I certainly agree we shouldn't allow justice to operately slowly on the basis of classism. Even us semisocialists realize you dont want to kill all wealth-generating motivation by continually removing people from the top of the food pyramid. Its more like, when you only have 24 hours in the day, effort should be more focused on bringing equality to those who dont have it instead of furthur solidifying the advantage some people have. Thats why I took exception to the original post and the comparison it made.
    • Re:Quite Right (Score:5, Insightful)

      by wandernotlost (444769) <[moc.cigamliart] [ta] [todhsals]> on Tuesday October 22, 2002 @02:58PM (#4506392)
      Finally, common sense from the bar. A new law is needed to define the rights of the disabled in cyberspace.

      Why must we have a new law every time a new technology comes along? Wouldn't common sense be to use existing laws to govern new things, in the spirit of the old law? We have so many laws, governing the minutia of everyday life, that no person could possibly be expected to know or follow every one. What we need is a reduction and simplification of laws, not an expansion to explicitly govern every imaginable situation.

      Like the Digital Millenium Copyright Act defined how Copyright functions in cyberspace, a Cyber-ADA needs to be passed by Congress to define how (and whether) the handicapped shall access cyberspace.

      That doesn't make any sense. The DMCA took away rights people already had with regard to copyrighted materials. Do we really need to fight for peoples' rights again every time something new comes along?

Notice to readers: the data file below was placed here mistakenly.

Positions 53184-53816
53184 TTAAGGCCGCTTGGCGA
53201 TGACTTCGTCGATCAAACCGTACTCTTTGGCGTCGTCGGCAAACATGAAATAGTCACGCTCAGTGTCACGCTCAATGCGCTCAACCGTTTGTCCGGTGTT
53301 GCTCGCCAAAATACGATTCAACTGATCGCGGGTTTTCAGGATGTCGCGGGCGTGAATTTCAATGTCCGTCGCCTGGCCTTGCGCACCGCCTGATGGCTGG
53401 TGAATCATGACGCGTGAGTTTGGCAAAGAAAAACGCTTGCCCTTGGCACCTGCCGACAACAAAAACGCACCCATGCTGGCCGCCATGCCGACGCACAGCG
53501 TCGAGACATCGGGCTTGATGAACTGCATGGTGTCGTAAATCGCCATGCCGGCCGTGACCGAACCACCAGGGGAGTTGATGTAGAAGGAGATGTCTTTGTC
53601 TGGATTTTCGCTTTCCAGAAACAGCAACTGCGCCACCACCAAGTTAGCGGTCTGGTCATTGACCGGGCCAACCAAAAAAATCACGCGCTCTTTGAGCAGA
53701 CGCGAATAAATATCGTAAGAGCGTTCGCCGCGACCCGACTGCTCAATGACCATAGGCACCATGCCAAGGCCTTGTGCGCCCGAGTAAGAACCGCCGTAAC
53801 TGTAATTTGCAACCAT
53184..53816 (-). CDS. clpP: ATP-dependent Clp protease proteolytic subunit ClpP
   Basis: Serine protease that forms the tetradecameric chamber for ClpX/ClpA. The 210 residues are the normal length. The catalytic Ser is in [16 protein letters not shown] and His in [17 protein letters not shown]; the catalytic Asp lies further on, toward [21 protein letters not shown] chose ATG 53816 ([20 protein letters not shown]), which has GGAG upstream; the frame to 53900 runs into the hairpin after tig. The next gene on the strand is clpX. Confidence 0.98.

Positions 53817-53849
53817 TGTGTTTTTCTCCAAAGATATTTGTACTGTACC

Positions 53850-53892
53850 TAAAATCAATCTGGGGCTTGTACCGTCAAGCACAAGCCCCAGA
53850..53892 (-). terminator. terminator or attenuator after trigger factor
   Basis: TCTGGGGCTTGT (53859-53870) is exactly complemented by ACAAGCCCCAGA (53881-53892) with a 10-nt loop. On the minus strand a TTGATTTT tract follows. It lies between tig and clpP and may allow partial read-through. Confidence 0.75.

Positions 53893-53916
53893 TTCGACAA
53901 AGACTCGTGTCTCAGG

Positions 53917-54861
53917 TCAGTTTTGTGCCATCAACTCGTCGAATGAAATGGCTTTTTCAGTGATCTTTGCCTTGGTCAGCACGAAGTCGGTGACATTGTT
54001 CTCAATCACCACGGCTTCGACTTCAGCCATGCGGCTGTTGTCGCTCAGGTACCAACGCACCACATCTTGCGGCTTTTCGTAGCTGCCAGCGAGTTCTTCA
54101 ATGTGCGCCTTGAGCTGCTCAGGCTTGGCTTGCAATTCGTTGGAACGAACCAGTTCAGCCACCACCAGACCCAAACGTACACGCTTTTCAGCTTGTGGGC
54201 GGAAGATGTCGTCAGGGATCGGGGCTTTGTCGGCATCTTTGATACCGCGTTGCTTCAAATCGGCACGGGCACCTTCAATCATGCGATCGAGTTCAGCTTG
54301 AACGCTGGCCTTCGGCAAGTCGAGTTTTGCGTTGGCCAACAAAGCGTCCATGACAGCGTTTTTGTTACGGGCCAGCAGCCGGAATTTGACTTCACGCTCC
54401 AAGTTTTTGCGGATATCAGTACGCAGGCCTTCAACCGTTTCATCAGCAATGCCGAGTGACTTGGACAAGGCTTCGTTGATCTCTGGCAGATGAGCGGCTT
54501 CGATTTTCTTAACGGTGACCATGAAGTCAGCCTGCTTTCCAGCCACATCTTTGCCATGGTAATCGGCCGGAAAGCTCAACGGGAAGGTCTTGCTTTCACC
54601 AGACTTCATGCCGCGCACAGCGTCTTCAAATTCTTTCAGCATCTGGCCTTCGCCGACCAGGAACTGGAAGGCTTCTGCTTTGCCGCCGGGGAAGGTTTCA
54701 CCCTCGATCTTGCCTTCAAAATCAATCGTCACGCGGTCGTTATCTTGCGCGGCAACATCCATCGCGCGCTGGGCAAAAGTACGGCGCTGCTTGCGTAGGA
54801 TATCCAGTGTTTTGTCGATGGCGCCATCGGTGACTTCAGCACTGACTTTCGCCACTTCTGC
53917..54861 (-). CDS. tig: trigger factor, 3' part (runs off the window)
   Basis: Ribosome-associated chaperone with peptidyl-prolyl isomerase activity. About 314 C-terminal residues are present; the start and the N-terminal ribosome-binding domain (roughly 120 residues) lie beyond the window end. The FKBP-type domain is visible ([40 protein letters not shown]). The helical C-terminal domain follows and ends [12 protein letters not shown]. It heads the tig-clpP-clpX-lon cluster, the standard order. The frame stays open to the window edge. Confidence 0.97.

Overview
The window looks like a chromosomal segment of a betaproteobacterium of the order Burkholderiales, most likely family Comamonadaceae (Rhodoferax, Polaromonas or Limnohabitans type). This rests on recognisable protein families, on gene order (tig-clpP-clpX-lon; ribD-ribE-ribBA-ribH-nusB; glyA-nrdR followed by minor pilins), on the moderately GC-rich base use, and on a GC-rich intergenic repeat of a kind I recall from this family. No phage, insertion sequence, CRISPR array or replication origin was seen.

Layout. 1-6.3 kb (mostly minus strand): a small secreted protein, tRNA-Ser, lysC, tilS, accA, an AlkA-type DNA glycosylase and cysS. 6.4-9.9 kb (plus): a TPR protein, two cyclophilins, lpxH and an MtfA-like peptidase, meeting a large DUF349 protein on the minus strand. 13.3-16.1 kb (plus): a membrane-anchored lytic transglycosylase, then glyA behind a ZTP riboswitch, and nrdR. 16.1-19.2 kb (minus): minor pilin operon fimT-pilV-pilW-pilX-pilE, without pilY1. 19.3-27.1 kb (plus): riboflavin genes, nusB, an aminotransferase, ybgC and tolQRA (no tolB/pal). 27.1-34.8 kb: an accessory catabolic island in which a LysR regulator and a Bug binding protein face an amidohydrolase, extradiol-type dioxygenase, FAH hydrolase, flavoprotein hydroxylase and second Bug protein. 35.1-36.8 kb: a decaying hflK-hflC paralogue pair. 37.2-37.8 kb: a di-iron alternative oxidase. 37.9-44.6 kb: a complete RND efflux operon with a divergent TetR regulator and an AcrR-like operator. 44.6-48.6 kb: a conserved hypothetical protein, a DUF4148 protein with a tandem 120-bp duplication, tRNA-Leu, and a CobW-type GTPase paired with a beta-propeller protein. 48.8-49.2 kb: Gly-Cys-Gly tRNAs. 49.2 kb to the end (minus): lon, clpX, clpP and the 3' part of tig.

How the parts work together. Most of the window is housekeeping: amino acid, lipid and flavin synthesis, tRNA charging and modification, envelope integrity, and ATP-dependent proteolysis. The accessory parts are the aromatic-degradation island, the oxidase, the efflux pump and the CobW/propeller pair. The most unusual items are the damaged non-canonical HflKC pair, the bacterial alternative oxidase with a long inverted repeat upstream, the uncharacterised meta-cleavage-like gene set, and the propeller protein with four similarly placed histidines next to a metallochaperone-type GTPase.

• by lildogie (54998) on Tuesday October 22, 2002 @03:52PM (#4506964)
        Lessig made the point, in depth in his _Code and the laws of Cyberspace_ book. I will bravely try to paraphrase from memory:

        It's not a new concept in law, quite an old one, in fact, that the world changes out from under the law and laws have to be reinterpreted, or even remade.

        He uses the example of wiretapping laws that were created when the land-line telephone went into widespread use. Until then, you couldn't be a party to a conversation without physically being present, either to hear the conversation or to read it.

        Search and siezure applied to physical space, and the founding fathers had intended the limits on search and siezure to protect conversations (especially conversations about influencing the government). Telephones came along, and a guy up on a pole could listen to a conversation in a private residence down the block, without a warrant to enter the premesis.